Size / Weight
I put this in as it is funny to me that these two devices are so similar in size that it makes you think that they were cousins. Its like a Ford and Mercury. They look a little different, but the two are basically the same machine. I think it funny because I doubt these were developed with any intention of sharing what each were doing, but they came out almost exactly the same size and weight.
The Dell and the Lenovo have the same resolutions and the specs are all the same on the devices. The only difference that I can tell is that the color on the Dell is warmer than the Lenovo, but the Lenovo seems just a hair sharper. The screen on both of these is so good that it is such a toss up that I wouldn't let this be a decision factor. You are going to love the screen on both of these.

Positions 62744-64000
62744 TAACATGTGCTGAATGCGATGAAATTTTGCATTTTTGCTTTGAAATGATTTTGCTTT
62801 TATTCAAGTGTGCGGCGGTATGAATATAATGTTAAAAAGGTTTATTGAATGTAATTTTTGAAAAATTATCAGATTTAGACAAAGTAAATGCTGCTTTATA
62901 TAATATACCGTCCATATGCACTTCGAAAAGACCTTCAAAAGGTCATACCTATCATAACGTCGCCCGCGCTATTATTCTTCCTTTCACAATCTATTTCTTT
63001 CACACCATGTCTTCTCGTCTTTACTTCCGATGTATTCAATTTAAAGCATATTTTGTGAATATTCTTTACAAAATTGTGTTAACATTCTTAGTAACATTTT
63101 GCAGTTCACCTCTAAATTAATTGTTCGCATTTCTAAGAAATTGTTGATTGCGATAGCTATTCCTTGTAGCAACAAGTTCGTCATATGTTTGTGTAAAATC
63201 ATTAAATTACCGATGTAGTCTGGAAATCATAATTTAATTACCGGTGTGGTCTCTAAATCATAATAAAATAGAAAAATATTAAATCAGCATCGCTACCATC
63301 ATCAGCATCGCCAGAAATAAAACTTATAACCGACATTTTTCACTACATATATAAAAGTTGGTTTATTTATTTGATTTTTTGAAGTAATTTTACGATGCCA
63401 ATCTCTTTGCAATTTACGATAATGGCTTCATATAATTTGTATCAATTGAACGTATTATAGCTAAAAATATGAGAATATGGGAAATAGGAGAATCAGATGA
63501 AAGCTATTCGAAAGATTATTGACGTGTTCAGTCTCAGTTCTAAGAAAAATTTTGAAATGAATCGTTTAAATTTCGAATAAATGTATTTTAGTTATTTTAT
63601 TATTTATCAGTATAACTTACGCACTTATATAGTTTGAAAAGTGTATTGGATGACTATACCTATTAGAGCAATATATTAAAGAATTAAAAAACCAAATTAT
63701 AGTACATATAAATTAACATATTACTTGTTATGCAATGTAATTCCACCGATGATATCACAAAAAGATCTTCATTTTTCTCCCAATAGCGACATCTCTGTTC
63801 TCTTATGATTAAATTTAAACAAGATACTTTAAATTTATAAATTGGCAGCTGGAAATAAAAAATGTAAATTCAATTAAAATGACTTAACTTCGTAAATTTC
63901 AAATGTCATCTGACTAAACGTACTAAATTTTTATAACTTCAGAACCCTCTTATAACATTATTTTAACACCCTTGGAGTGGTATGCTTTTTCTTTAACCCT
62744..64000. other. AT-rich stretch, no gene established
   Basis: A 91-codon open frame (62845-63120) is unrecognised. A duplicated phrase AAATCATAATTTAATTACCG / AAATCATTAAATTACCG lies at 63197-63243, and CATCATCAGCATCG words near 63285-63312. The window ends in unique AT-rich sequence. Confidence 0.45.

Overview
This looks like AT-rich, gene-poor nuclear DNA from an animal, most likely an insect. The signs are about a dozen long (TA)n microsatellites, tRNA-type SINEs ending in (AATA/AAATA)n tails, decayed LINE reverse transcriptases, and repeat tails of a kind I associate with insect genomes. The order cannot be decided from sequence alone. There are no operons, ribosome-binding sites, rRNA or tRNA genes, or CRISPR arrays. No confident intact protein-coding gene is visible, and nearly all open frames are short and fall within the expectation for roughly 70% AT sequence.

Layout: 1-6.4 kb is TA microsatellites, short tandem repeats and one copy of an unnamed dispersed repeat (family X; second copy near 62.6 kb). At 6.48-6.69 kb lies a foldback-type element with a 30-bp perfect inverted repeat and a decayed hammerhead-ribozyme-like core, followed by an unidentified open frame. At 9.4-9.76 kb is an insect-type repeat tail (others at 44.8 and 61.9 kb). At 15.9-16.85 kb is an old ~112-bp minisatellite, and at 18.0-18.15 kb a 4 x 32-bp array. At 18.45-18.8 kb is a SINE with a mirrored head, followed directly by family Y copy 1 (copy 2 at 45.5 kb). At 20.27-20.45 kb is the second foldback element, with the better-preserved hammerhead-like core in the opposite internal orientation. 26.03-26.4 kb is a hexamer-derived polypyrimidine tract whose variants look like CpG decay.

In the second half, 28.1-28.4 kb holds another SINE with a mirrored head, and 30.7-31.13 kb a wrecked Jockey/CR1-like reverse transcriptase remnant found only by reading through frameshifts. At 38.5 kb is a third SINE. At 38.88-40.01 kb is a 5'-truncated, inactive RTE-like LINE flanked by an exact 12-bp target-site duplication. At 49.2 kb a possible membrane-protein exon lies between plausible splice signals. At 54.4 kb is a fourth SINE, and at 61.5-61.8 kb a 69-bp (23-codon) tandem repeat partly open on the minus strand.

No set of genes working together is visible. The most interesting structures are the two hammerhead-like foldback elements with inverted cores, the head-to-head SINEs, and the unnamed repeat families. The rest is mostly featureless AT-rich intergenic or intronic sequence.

So, lets be honest. These devices are brand new and I am sure that more is to come. Also, the Dell has been out slightly longer than the Lenovo (about a week). Dell seems to have the edge here currently. Dell shipped the device with options for a folio case, active digitizer pen, and on Amazon there are already other cases and accessories popping up. Dell and Lenovo have also shown a Bluetooth keyboard cover that they intend to release. The Lenovo has a promise for a cover and a rubber tipped stylus for a capacitive touchscreen (which would work on the Dell as well) but these are not shipping yet. Also a search on Amazon landed me no additional accessories that were offered 3rd party. I would say that the Dell has this one for now.